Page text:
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Cover Story
 

Apparently, there’s Quite a Lot in a Name!
As Infosys goes Through Massive Transformations in its Strategy & Branding, Virat Bahri discusses what it would take to take The Next Leap
Issue Date - 21/07/2011
 
When you consider two names – Apple Computers and Infosys Technologies, there can be very little in terms of comparison; besides the obvious fact that both of them command iconic status that is the envy of companies within and beyond their respective industries. Apart from that, there is a marked difference in their trajectories, right from the fact that while Steve Jobs and Steve Wozniak, the founders of Apple shared an incorrigible passion for hardware, Infosys’ group of 7 led by Narayana Murthy had software as the basis of their vision. Jobs always dreamt of leading the computing industry through innovation and design, whereas Infosys started primarily as an outsourcing company that did application development and maintenance and relied on Indian frugality (though it very steadily moved up). And while Jobs was in a hurry for just about every venture he undertook (and still is) and made large & risky bets, Infosys and its founders have often been considered to be more circumspect, more than eager to be right with every bet they make.

The contrasts can go on way beyond the scope of this article, but there is one interesting development in the recent past in the Infosys camp that is uncannily similar to Apple – the change in name from Infosys Technologies to Infosys Ltd. to tell the world that it is evolving from a technology solutions vendor to business transformation services provider. One can recall how Apple Computers had dropped the ‘Computers’ tag and became Apple Inc. in 2007 to show that it had moved into the wider field of consumer electronics, mobile devices, et al; around six years after they actually made that shift in 2001 with the iPod.

 
Infosys, which launched its cloud services recently, is on the brink of the transformation in comparison; a shift they refer to as Infosys 3.0. The company posted net profits of Rs.68.23 billion for the year ended March 2011, growing by 8.8% yoy, but the results have been quite disappointing on the whole. Fourth quarter revenue of $1.6 billion almost breached the lower end of its guidance and there was a 1.4% decline in volumes as well (Angel Broking). Sequential revenue growth was just around 1% compared to 5.9% and 10.2% in Q2 and Q3 of the previous fiscal year. In Q4, Infosys experienced a fall in its margin by 110 basis points to 29%, which is due to lower utilisation. The company also dropped 3 ranks in the Power 100 list in 2010 to be ranked 11. A greater concern is the expected margin hit in the coming quarters due to increased hiring of around 45000 people in the current fiscal as well as rupee appreciation. Infosys CEO & MD Kris Gopalakrishnan, however, comments on a positive note to B&E, “If growth accelerates resulting in higher utilization, margins can improve.” Large transformational deals are coming back, but Europe is still plagued by sovereign debt fears. Moreover, 2011 would see the ending of the tax holiday for Indian IT companies. But the company’s strengths of strong cash flows, with cash and cash equivalents totaling $3.8 billion by the end of FY 2011, a debt free balance sheet and strong client relationships keep it in good stead for the coming quarters. Morningstar stock analyst Swami Shanmugasundaram says that the company’s package implementation and system integration services will be particularly accretive to revenues and projects “compound annual revenue growth of 16% for a five year forecasting period (compared to 16% in the past five years)”.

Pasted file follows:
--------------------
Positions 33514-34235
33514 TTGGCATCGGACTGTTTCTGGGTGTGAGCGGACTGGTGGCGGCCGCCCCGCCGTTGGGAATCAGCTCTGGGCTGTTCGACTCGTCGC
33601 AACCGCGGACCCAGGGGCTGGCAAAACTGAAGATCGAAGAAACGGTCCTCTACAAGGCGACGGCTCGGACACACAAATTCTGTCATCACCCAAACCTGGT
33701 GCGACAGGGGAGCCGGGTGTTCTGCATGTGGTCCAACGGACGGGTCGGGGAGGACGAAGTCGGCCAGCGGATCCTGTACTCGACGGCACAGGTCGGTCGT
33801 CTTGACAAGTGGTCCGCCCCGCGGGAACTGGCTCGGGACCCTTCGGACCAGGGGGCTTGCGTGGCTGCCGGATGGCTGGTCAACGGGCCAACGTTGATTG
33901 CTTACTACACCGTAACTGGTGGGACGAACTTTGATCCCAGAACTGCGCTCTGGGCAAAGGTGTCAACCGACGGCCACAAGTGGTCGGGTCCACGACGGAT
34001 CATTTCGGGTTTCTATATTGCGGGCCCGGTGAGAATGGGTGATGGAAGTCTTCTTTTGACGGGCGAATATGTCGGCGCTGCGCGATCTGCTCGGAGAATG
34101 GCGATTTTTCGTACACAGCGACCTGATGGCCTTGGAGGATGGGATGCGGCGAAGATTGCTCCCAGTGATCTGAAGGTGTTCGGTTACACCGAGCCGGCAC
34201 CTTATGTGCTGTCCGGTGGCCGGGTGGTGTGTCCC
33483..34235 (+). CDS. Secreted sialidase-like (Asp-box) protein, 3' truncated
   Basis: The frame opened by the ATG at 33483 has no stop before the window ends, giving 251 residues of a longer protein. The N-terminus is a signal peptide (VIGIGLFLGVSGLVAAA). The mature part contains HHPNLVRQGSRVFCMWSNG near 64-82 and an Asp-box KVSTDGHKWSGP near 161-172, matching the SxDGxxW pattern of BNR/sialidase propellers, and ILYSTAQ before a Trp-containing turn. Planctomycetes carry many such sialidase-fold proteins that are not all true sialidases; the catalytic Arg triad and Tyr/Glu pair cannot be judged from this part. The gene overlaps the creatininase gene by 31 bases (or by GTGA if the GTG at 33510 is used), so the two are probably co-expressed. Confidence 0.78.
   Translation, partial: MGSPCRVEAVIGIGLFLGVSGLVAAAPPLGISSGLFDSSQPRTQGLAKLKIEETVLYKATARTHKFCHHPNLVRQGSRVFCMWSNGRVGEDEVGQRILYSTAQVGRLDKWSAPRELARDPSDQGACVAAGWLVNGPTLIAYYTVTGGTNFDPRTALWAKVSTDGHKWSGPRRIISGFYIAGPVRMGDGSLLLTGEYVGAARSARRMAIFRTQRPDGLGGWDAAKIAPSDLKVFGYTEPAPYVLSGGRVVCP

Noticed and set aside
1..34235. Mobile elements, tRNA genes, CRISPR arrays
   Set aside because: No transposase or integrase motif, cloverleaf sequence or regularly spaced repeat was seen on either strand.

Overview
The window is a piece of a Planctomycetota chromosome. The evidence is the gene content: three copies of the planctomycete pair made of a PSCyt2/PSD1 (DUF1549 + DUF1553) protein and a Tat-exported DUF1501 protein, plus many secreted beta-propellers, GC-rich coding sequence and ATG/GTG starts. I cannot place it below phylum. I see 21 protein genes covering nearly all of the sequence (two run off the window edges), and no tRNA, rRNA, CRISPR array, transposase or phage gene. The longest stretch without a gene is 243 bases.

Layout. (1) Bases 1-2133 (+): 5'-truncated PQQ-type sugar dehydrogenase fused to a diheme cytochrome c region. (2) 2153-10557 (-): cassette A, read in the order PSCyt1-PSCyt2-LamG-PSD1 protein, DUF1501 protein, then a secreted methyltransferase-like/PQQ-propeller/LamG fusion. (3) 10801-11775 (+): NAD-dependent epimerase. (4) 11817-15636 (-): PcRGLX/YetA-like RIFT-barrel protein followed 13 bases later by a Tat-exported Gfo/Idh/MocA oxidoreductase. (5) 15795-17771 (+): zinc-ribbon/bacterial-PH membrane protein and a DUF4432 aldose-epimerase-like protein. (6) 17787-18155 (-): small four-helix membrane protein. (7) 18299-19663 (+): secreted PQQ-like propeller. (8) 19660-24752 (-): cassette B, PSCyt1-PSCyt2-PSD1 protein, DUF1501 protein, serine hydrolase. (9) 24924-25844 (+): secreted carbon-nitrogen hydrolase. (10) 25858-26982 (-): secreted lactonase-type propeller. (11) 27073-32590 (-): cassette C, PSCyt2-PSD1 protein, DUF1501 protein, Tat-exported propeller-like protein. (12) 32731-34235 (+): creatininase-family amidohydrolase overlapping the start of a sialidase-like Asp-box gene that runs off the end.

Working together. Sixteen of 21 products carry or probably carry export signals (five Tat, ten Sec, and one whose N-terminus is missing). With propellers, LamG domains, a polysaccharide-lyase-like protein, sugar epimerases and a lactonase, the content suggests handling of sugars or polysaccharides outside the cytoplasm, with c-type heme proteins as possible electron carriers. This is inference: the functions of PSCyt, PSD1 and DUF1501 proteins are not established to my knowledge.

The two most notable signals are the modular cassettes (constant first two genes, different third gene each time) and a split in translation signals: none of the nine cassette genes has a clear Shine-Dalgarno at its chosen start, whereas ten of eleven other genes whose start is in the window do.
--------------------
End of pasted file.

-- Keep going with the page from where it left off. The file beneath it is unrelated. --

Of course, there are a number of changes within the company that have taken place, and top executives are unanimous that the next few years will see a lot of transformation. A new team has been set up with K. V. Kamath being appointed as the co-Chairman (non-Executive) with Kris and S. D. Shibulal has taken up the position of CEO; changes that will be effective from August this year. N. R. Narayana Murthy has bid adieu to all executive positions in the company. The exit of T. V. Mohandas Pai has been a major blow, and his statements to the media have led to Infosys’ celebrated management practices and philosophies coming under heated debate.

Under the Infosys 3.0 drive, the new team will divide its verticals into four industry groups with each having a separate P&L account. Infosys expects to take some significant initiatives in terms of employee utilization rates, onshore hiring, consulting services, investment into more emerging economies and counter-cyclical verticals like healthcare & public sector, better utilization of existing and creation of new intellectual property and also ensuring a smooth succession to the first non-founder CEO in a few years. Critics would also want the company to look at inorganic growth. A lot has to change in its DNA if it has to compete with the likes of IBM and Accenture, particularly with respect to its relatively cautious approach. But the very fact that Infosys is showing an eagerness for tampering with a long standing status quo is a sign of a welcome beginning.

Virat Bahri           

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